It is further to be noted that OTA1, . . . , OTA5 each correspond to a same building block depicted in more detail in FIG. 2 and generally referenced to as an operational transconductance amplifier OTA. By using the operational transconductance amplifiers OTA2 and OTA4 to provide the controllable damping, two intrinsic advantages are procured for the BIQUAD. Firstly, integration on an electronic chip is easier as less distinct building blocks have to be designed, and secondly, achieving damping by means of active elements allows the introduction of energy via this damping technique, thereby counteracting the dissipation in the inevitable parasitic damping and hence also allowing a boosting of the quality factor above limitations set by this parasitic damping. The latter is equivalent to the inclusion of negative resistances which means that the transconductances are also made negative i.e. that OTA2 and OTA4 supply energy to BIQUAD. It is to be noted that a detailed description of OTA will be given below by making reference to FIG. 2.
In denoting the transconductance of OTA1, . . . , OTA5 with gm1, . . . , gm5 respectively, the operation of the filter BIQUAD will hereafter be described in detail. Firstly, in order to maximize the dynamic range, C1 and C2 are implemented as capacitors having an equal capacitance value C. In this way, all signals appearing in the filter BIQUAD will have similar amplitudes so avoiding that the dynamic range would be restricted by non-linear effects in a filter part with higher amplitude. Furthermore, the design of the filter BIQUAD is simpler when implementing OTA3 and OTA5 to have an equal transconductance, i.e. gm3=gm5=gmr where gmr denotes an integrators transconductance since OTA3 and OTA5 can be seen as forming part of an integrator as mentioned higher. Similarly, OTA2 and OTA4 are implemented so as to have equal transconductances, i.e. gm2=gm4=gmd where gmd denotes the damping transconductance. The latter equalities still hold in tuning the respective transconductances since OTA2 and OTA4 are both controlled via VTQ, while OTA3 and OTA5 are both controlled via VTF. It has further to be noted that in the following the word frequency will be indistinguishably used either to denote a frequency or to denote a corresponding pulsation to which the frequency is related via the constant 2Pi as generally known.
With the above considerations in mind it can be verified that the transfer function of the filter BIQUAD can be written in the Laplace domain as: ##EQU1##
In formula (1) the different coefficients a, b, WO, Z and J are related to the above defined parameters of BIQUAD in the following way: ##EQU2##
From well known theorems of analog filter theory the above coefficients can be interpreted as described hereafter. It is however first to be noted that the following formulas are only valid if the quality factor Q of BIQUAD is relatively large, e.g. larger than 10. The latter fact however is not a restriction upon the theories described hereafter and is only made for clarity's sake. It has further to be noted that in the following the word frequency will be indistinguishably used either to denote a frequency or to denote a corresponding pulsation to which the frequency is related via the constant 2Pi as generally known.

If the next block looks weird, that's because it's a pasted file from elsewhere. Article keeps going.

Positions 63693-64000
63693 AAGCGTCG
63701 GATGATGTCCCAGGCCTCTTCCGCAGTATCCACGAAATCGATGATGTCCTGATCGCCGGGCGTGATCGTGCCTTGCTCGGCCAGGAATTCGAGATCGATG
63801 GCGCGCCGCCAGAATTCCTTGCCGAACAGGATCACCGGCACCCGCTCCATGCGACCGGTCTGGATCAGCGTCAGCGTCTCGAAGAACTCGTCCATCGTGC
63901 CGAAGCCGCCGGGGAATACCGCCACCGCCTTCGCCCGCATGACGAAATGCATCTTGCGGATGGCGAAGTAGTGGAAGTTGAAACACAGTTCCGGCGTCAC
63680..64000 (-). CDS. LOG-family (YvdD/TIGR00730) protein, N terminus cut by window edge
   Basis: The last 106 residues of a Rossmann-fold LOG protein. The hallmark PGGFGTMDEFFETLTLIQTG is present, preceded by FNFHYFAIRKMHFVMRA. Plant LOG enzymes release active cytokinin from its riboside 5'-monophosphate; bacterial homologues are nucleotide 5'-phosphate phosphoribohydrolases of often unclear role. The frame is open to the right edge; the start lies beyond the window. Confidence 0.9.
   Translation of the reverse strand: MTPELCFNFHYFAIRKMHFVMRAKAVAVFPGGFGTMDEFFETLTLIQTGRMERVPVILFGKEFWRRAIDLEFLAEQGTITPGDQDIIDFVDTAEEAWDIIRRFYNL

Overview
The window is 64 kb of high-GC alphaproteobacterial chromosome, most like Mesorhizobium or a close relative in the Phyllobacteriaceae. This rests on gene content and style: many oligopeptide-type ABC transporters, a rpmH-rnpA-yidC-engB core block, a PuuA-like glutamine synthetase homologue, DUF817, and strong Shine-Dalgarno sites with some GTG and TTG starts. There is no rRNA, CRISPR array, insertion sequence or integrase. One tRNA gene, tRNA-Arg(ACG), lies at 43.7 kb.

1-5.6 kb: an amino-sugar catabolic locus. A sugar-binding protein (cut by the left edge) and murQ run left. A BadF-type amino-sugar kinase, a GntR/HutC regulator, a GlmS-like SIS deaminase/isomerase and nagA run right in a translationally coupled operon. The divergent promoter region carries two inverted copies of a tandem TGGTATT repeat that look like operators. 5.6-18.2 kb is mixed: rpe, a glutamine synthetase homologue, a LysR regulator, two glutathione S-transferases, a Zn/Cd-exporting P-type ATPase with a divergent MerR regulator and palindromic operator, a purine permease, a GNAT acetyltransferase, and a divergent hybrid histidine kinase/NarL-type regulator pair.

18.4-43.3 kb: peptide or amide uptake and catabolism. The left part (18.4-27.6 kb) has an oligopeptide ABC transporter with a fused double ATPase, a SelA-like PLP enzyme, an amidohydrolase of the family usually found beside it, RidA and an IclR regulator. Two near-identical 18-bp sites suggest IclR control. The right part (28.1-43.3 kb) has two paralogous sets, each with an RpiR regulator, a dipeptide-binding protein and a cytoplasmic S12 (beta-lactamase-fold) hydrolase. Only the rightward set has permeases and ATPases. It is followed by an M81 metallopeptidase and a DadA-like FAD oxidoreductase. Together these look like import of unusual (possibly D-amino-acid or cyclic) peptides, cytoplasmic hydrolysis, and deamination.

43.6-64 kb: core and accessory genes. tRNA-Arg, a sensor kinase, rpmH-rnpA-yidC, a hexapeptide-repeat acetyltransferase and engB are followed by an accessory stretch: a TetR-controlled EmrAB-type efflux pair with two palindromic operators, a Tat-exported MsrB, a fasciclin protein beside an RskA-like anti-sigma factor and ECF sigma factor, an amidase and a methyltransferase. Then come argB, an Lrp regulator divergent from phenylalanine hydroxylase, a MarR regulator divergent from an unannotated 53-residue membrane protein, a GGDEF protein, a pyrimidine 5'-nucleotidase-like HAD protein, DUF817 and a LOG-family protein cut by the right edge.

The characteristic frequency of the resonator consisting of OTA5, OTA5 and C1, C2 is WO and it can be verified that this WO is also the characteristic integrator frequency mentioned above to which/both pairs OTA3-C1 and OTA5-C2 should be tuned. This WO is further related to the center frequency of the bandpass filter BIQUAD through the following relation:
wherein Sqrt denotes the square root operator.
From the above formula (7) it is clear that in tuning the quality factor and hence the controllable damping gmd to a desired value, as explained in detail in the above mentioned co-pending patent application, it remains for the frequency tuning system to tune gmr to a desired value in order to achieve a specific center frequency for BIQUAD. This can be practically achieved in tuning gmr so as to obtain a specific corresponding WO. Since WO is also the characteristic integrator frequency of both the OTA-C integrators OTA3-C1 and OTA5-C2, the tuning system acording to the present invention and described in detail later with reference to FIG. 3 will have to generate a frequency tuning signal VTF which tunes the transconductance gmr so that its ratio with C equals WO.
The further operation of BIQUAD is described in detail in the already mentioned co-pending patent application.
In summarizing it can be said that in tuning gmr with VTF to equal a calculated gmr, in tuning gm1 also with VTF, and finally in tuning gmd so that the passband gain G at the center frequency, say Wc, equals a desired gain value, the BIQUAD will have a desired calculated frequency reponse.
According to an inventive aspect of the present invention a linear and tunable OTA used in OTA1, . . . , OTA5 will now be described in detail with reference to FIG. 2. A large number of such OTA's are known from the literature and can all be used in conjunction with the present invention but the OTA described hereafter is particularly advantageous wherefore it will be used in the preferred embodiment of the present invention.